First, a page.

i.e., providing medical care to correctional facilities, so it is treated as a government entity for
purposes of Section 1983 claims. See Jackson v. Illinois Medi-Car, Inc., 300 F.3d 760, 766 fn.6
(7th Cir. 2002); but see Shields v. Illinois Department of Correction, 746 F.3d 782, 790 (7th Cir.
2014) (finding “substantial grounds to question the extension of the Monell holding for
municipalities to private corporations”). Defendants, including private corporations, are not
vicariously liable under 42 U.S.C.§ 1983 for the alleged misdeeds of their employees. See Colbert
v. City of Chicago, 851 F.3d 649, 657 (7th Cir. 2017); Sanville v. McCaughtry, 266 F.3d 724, 734
(7th Cir. 2001). Therefore, to state a cognizable deliberate indifference claim against Wexford,
the plaintiff must allege that he suffered a constitutional deprivation as the result of an express
policy or custom of Wexford. A failure to train may rise to the level of an official government
policy under section 1983, Connick v. Thompson, 563 U.S. 51 (2011), but there must be some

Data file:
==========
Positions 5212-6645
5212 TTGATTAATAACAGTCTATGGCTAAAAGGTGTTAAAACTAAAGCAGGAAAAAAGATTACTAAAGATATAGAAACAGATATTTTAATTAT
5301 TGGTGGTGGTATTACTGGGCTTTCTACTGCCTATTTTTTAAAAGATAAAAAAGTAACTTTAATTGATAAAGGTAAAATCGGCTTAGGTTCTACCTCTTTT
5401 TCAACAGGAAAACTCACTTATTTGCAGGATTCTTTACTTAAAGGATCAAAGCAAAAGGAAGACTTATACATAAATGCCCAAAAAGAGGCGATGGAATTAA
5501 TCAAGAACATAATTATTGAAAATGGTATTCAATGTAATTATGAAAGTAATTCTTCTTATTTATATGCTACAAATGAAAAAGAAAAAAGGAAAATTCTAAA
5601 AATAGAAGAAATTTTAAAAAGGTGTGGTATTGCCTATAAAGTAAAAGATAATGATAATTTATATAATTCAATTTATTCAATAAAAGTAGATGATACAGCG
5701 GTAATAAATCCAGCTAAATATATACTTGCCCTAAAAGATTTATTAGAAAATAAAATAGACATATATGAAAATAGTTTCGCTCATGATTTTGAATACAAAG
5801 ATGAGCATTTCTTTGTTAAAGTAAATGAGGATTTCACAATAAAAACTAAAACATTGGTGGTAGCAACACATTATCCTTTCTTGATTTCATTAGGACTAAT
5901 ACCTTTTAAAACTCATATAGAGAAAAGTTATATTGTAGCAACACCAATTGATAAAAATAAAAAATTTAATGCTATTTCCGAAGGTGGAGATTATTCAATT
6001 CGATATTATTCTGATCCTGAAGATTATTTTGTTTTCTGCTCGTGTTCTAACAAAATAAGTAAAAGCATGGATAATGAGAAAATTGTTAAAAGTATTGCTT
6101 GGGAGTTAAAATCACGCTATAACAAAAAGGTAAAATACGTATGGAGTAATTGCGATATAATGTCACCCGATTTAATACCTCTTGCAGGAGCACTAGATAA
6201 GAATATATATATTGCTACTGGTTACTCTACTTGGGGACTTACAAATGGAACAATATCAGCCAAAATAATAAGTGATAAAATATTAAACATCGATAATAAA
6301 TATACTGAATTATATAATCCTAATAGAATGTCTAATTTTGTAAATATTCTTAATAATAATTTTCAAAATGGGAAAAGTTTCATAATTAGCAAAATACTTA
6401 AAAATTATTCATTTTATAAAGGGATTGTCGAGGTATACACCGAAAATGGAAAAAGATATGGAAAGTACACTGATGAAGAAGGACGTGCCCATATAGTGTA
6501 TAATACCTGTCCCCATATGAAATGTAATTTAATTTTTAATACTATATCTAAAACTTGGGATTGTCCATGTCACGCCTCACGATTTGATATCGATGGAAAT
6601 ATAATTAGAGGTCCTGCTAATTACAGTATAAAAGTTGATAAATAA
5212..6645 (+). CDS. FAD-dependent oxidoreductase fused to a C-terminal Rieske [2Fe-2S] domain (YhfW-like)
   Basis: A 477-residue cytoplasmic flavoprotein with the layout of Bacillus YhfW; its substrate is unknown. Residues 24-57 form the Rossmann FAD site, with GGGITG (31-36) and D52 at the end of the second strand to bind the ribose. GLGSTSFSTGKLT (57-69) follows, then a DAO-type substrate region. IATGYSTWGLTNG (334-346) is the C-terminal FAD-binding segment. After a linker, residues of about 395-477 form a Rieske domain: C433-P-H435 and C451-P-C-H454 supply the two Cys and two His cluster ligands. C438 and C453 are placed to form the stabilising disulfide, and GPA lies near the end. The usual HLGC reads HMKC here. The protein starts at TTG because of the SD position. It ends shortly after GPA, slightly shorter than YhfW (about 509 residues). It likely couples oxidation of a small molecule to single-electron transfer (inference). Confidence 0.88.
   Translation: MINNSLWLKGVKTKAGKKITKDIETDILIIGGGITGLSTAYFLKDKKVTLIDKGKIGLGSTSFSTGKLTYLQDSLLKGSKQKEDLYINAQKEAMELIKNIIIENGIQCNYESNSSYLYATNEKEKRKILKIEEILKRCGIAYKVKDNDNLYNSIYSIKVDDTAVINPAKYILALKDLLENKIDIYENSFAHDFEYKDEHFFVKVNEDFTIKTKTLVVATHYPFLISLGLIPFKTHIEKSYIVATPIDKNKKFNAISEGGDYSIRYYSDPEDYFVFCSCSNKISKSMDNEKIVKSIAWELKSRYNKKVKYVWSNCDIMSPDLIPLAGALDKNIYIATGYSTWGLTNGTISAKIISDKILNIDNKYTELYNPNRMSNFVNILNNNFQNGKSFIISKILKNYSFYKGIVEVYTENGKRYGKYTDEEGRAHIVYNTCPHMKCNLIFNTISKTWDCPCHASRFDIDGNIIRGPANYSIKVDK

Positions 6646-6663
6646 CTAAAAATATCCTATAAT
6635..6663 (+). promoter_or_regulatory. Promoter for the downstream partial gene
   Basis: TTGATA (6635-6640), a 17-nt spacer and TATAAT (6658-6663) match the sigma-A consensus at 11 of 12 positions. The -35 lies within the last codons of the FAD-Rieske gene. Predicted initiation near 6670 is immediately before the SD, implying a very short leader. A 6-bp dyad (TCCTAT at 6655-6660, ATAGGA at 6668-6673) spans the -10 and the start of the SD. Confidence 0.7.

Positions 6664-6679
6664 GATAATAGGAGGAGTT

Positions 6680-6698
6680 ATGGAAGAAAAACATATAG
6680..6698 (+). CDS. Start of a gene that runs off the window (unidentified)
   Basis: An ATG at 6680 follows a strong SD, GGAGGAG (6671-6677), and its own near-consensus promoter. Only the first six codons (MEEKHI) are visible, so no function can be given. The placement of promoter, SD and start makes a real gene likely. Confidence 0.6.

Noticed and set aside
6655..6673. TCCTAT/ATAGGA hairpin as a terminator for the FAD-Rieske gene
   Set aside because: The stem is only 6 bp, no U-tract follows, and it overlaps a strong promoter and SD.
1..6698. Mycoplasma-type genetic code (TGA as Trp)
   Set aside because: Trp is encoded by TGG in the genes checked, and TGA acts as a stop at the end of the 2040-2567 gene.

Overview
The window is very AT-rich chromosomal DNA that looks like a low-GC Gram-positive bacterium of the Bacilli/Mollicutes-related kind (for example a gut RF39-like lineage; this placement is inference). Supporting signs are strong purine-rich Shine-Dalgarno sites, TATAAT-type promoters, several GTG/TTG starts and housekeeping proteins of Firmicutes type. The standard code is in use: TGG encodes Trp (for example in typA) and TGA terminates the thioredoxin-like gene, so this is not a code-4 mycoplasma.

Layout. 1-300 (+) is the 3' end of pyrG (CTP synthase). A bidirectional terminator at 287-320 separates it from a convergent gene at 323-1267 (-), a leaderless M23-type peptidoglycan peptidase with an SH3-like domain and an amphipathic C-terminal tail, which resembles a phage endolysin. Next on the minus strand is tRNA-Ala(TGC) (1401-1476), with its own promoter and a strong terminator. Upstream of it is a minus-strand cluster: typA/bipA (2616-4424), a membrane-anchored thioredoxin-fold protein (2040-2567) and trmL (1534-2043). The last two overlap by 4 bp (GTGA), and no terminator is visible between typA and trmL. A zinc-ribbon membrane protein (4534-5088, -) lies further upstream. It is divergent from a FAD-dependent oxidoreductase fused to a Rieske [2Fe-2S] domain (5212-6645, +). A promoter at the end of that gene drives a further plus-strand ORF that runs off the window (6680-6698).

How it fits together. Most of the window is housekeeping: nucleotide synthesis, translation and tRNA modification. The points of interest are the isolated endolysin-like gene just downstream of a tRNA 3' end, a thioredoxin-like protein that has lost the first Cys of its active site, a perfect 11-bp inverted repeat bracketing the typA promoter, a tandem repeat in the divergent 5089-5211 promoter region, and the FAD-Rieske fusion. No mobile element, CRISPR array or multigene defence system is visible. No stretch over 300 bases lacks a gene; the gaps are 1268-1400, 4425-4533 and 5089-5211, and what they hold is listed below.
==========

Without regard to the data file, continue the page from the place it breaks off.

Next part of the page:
evidence that Wexford knew of a risk due to a lack of training and failed to respond to it, see, e.g.,
Chatman v. Davis, 839 F.3d 679, 685-86 (7th Cir. 2016) (finding that there was no evidence that
a nurse’s lack of knowledge about asthma attack responses was due to a practice or custom by
Here, Plaintiff’s allegation that Wexford failed to train Fiscus or Harris and thus caused his
injury is threadbare. He does not explain what policy, custom, or practice gave rise to the lack of
training, nor does explain how Wexford might have known of the risk presented by any such issue.
Instead, his claim reads like an attempt to hold Wexford vicariously liable for Fiscus and Harris’s
actions, and respondeat superior liability is not a path to recovery against Wexford.
Additionally, the Court notes that this claim appears to be time-barred. The applicable
statute of limitations period for actions brought pursuant to 42 U.S.C. § 1983 is a state’s period for
personal injury torts. See Kalimara v. Ill. Dept. of Corrections, 879 F.2d 276, 277 (7th Cir. 1989).